Pete Epple Technical Editor
November 29, 2010

There is no doubt that you can make huge power with pushrod 5.0L engines. Over the years, engine builders have figured out countless tricks for making horsepower. Even though some remain a secret, its common knowledge that there is power to be had by installing a larger camshaft or better valvetrain components.

But what happens if you installed a camshaft in the early phases of your build and have since added parts, like a larger intake manifold or different exhaust? If that is the case, you may benefit from a bigger camshaft. Iif time and budget are of no concern, you could install a larger camshaft and be done with it. But what if your budget doesn't allow for that? Well, we may have the answer.

Roller rocker arms are a key component in the 5.0L's valvetrain. The camshaft pushes up on the lifters, which moves the pushrods. The pushrods transfer energy to the rocker arms, which rock on a fulcrum to physically open and close the intake and exhaust valves. A rocker arm is simply a lever designed with different ratios to open the valves further off the seat and at different rates than the camshaft's actual lift and duration. By changing the ratio of the rocker arm, you can achieve the effect of a larger camshaft without having to disassemble the engine to swap bumpsticks.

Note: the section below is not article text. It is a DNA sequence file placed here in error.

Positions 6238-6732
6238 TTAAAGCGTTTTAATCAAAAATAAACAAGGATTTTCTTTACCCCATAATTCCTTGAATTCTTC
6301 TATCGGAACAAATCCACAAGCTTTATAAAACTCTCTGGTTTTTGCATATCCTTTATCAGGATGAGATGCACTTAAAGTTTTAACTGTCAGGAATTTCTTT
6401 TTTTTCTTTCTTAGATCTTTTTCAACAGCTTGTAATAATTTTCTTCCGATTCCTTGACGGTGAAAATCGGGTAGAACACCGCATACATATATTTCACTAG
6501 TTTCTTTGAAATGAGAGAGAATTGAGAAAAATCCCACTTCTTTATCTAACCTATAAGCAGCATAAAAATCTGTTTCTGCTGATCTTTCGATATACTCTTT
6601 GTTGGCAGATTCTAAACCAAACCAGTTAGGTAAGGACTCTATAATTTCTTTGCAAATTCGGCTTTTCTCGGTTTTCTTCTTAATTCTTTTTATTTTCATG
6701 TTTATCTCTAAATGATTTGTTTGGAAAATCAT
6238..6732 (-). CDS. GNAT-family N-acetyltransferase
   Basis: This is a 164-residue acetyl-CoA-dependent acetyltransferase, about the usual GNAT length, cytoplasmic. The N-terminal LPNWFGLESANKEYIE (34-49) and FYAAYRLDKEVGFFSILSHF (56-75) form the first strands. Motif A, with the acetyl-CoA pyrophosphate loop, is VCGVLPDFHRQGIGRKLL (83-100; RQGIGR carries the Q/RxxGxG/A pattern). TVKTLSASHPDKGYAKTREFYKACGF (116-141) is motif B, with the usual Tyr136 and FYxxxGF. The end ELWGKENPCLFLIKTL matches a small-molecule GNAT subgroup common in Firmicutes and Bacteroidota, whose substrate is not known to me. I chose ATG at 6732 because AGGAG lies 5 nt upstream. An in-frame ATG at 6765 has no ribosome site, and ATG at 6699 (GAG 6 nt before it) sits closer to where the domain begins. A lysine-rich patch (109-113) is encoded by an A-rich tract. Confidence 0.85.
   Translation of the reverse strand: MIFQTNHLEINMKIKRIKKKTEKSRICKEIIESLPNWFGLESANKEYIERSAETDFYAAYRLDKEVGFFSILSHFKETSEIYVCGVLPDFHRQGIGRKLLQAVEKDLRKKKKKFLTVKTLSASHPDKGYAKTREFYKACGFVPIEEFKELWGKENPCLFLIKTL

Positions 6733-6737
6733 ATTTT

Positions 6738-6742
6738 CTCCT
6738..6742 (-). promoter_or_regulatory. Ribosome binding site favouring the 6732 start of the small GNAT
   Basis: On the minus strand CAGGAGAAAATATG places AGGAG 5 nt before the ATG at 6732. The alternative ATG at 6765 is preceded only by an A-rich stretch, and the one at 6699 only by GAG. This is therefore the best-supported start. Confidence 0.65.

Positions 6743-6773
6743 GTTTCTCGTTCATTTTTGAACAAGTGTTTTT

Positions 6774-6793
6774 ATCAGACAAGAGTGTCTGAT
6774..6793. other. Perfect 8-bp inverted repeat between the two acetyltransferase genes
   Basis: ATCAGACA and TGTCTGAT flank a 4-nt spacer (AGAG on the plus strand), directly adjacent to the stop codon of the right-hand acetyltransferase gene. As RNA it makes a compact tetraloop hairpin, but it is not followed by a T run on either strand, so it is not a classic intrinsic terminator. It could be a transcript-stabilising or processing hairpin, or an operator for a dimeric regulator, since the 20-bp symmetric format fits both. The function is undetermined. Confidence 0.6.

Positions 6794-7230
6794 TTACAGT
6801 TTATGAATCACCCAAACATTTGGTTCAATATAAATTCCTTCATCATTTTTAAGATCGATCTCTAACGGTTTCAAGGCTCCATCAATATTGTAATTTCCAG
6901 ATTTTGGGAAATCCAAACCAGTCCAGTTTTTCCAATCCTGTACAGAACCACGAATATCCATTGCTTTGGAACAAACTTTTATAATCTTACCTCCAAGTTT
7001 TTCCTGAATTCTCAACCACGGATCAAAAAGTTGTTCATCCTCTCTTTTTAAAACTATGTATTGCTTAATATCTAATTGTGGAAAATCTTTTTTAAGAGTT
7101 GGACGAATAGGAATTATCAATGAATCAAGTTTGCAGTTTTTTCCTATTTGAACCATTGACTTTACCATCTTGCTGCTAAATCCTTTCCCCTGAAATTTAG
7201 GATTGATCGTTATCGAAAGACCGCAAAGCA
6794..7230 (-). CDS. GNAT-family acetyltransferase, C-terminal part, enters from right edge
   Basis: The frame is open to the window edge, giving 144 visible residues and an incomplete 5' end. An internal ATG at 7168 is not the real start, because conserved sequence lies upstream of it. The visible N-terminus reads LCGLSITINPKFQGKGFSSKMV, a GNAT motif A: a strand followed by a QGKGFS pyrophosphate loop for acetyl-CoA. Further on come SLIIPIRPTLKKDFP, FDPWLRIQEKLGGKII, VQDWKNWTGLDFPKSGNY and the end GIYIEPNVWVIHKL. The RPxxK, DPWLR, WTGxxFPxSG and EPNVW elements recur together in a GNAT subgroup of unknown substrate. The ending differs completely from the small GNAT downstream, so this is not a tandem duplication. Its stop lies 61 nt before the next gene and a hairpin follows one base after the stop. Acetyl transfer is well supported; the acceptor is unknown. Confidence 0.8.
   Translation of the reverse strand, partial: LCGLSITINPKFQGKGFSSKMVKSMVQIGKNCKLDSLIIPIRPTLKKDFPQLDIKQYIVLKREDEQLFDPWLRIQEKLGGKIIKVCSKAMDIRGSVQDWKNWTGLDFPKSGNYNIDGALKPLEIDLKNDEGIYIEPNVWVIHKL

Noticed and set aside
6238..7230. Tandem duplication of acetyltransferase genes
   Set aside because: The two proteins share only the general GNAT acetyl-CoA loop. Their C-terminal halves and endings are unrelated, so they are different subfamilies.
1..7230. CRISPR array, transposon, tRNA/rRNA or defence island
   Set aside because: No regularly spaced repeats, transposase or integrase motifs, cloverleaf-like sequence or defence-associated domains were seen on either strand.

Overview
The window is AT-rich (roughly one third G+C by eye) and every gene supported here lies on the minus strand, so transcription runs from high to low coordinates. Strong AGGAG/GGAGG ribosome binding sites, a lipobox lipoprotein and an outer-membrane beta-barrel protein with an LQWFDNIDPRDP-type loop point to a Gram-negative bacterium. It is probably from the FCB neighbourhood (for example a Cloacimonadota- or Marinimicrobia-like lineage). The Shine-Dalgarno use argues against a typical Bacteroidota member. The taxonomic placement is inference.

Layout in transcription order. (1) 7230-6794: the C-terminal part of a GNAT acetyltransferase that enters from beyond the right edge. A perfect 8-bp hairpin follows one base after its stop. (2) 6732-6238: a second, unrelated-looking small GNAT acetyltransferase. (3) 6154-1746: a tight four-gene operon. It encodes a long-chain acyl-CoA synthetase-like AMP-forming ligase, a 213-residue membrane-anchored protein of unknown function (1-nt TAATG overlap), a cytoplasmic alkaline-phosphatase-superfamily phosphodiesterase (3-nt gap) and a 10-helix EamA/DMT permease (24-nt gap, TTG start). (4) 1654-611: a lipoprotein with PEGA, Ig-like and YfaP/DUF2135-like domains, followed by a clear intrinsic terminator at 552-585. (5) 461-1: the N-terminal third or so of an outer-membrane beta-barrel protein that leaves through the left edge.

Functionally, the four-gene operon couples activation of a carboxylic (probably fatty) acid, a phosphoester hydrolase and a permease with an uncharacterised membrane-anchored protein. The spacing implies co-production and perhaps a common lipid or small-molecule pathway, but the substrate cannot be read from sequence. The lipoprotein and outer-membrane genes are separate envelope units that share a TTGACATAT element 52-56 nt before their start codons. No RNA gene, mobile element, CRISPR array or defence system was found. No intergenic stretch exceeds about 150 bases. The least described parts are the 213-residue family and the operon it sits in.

MM&FF Associate Editor Marc Christ is the proud owner of the two-tone SSP coupe that has graced the pages of MM&FF over the past year. The LX started as a high-14-second street Stang that was a little more show than go. We've added aftermarket heads, a larger intake manifold, and a nitrous oxide kit, to name a few.

Throughout all of these performance upgrades, the no-name camshaft has remained constant. It checks in at 0.498/0.498-inch lift with 220 degrees of duration at 0.050-inch lift (identical to FRPP's "E" cam). We think there is performance to be gained with a little more cam.

When we installed the Edelbrock E-Street aluminum heads, they came with aluminum 1.6 roller rocker arms. In an attempt to gain a few extra ponies, we decided to swap the Edelbrock 1.6s for a set of 1.72s from Summit Racing. The Summit rocker arms (PN SUM-G6942B) are affordably priced at $229.95 and can be installed by most backyard mechanics in a few hours.

(Editors Note: When swapping rocker arms, take into account possible piston-to-valve clearance issues. Increasing duration via rocker-arm ratio may require valve reliefs to be cut into the pistons. Stock 5.0 engines with stock valve sizes can safely use 220-222 degrees of duration depending on lobe centers, but more can make for potential contact.)

"Rocker arms are nothing more than a lever," explains Ron Robart of Fox Lake Performance Products. "Increasing the ratio of that lever will increase valve lift and duration by a degree or two. Using stock pistons with 1.94-inch valves usually means you can get away with about 220 to 222 degrees duration if the camshaft is cut on a 112 or 114 lobe center."

To get the new lift specs for our camshaft, we did some simple math. Starting with the known lift with a 1.6 rocker (0.498), we divided by 1.6. This gave us 0.311, which is the actual lobe lift of the camshaft. We then multiplied that by 1.72 (the ratio of our new rockers) to find the new lift measurement, which is 0.535 inch.

Before starting, we tested the LX on our Dynojet. With the 1.6 ratio rocker arms, it spun the rollers to 274 rwhp and 277 lb-ft or torque. After the rockers were swapped and adjusted, we strapped our coupe back on our Dynojet and it laid down 284 rwhp and 293 lb-ft of torque, for a gain of 10 hp and 16 lb-ft of torque. Not bad for a few hours in the shop!